For Grammy-nominated singer, songwriter, and musician SZA, addressing climate justice is deeply personal. “America is probably one of the only places that makes climate change [seem] super separate from your day-to-day reality,” she says, noting how Americans in wealthy, pollution-free areas can distance themselves from the harshest effects of a troubled environment. But for many communities of color, the effects of climate change and other environmental inequities are right there — racial injustice manifested in drinking water, shadeless playgrounds, and smoggy neighborhoods. It’s why she feels achieving climate justice is key to addressing America’s systemic racism. “Environmental racism is probably the most sneaky [factor]” of racial injustice, SZA says. “It's literally built into your neighborhood and designed to kill you. You should be mad about this.”
SZA grew up in New Jersey, which has disproportionately subjected low-income communities of color to air, water, and land pollution. She points to the city of Newark’s water crisis as an example of environmental injustice: In 2016, public reports revealed the Newark water supply, including that of public schools, was contaminated with lead, a potent neurotoxin. By January 2020, the most recent numbers available, approximately 200,000 people had been exposed to lead in their drinking water. As of January 2021, the majority of lead-contaminated pipes have been replaced. “[The water crisis] only happened in Newark and Irvington and other low-income areas,” SZA explains. Per U.S. Census data, Newark’s population is over 50% Black, with a poverty rate of 27.41% — nearly three times the national average. “Think about all these kids who have heavy metals in their water and they have to go to school,” SZA says. "Why wouldn't we automatically connect environmental racism to systemic racism?”
At her current home in Los Angeles, SZA can see the real-time impact of environmental injustice in the LA neighborhoods Compton and Torrance, which have some of the highest rates of pollution in the state. In some areas, SZA says, “the trees are dead on both sides of the street all year round.” She notes how people of color, who live in these neighborhoods, may be exposed to unhealthy conditions both at home and by working in these unsafe environments. “That's what happens when you are of color, you live in those areas, and you're looking for a job opportunity. You’re in the belly of the beast. My actual own uncle died from all those pesticides and doing yard work,” she reflects. “[Exposure is] super disproportionate.”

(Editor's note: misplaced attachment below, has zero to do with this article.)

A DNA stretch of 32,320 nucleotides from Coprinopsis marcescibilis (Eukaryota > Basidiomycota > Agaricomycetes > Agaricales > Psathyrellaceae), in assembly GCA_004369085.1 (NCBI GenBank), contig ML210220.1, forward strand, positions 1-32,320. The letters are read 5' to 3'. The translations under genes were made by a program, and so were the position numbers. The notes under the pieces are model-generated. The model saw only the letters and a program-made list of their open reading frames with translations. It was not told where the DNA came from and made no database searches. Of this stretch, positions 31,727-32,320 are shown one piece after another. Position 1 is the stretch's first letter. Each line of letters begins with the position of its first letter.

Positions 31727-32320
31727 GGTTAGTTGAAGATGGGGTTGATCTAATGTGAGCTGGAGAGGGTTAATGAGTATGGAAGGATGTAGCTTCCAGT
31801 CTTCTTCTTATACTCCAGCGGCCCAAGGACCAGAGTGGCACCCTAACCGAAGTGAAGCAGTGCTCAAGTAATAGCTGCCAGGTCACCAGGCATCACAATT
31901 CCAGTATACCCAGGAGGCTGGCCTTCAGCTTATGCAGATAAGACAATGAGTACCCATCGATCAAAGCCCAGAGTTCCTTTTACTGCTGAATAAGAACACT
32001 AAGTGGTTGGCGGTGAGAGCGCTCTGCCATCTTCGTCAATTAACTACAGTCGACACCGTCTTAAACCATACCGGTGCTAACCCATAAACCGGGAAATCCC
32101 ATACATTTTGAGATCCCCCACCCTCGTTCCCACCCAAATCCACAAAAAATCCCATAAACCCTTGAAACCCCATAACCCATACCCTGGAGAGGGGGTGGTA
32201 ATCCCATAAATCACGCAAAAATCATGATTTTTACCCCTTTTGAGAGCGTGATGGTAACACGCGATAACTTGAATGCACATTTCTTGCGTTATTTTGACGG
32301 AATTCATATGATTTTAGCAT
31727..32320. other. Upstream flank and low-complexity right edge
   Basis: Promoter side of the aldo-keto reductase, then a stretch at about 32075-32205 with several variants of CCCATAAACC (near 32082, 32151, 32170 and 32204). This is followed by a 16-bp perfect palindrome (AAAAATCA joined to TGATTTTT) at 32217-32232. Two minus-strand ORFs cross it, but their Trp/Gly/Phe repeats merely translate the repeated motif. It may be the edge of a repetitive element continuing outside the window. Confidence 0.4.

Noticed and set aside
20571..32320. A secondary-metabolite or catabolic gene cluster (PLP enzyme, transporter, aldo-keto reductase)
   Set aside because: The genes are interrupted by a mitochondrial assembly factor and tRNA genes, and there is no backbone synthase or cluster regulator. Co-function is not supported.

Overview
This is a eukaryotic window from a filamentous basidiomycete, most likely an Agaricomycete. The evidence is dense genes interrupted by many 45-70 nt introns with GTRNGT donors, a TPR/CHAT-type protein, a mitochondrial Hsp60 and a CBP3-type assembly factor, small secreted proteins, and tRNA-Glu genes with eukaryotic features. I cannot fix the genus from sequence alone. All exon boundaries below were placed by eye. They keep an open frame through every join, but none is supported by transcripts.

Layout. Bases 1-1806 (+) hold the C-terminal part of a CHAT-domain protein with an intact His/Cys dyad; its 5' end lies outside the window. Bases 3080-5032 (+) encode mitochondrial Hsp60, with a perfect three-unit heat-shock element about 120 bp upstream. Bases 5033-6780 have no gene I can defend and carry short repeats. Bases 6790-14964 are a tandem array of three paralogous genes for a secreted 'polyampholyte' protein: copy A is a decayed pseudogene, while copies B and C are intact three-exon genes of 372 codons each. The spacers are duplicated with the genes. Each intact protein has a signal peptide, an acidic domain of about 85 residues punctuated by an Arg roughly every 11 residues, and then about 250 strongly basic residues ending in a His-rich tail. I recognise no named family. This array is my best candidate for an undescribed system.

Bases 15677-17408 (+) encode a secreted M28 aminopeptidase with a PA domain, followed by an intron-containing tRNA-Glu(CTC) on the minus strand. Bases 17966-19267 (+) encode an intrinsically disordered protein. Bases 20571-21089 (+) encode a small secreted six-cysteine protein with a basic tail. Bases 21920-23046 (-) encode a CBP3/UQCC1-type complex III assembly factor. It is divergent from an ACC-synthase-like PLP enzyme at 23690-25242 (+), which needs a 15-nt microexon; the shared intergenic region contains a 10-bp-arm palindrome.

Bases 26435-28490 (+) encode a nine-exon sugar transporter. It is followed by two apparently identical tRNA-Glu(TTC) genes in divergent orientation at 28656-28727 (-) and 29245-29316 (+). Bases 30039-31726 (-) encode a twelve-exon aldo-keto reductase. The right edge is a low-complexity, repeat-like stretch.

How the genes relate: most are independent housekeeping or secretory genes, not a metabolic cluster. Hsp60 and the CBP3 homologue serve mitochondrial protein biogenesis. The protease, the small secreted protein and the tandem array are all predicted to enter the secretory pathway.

As of 2021, the United States is still fumbling through a racial justice reckoning that has called attention to disproportionate violence against Black and brown people in policing and the justice system. But for many individuals and communities, racial injustice literally comes into their homes with the breeze and through the tap. According to the U.S. Environmental Protection Agency (EPA), Black, Indigenous, and people of color (BIPOC) communities are disproportionately exposed to environmental pollutants, carcinogens, poisonous fumes, and other environmental hazards.
It's really important to have Black and brown voices involved when it's time to elevate the community.
Environmental racism affects entire communities: In the ongoing coronavirus crisis, Native American people have been disproportionately affected by COVID-19, and during the February 2021 winter storm in Texas, the state government was widely slammed for power outages that primarily hit less affluent and minority communities, while well-off neighborhoods were less affected. These issues will likely only get worse in years to come, as pandemics and unusual storms are exacerbated by climate change. And across the world, the areas expected to be most impacted by climate change are the often low-income, primarily Black and brown countries of the Global South.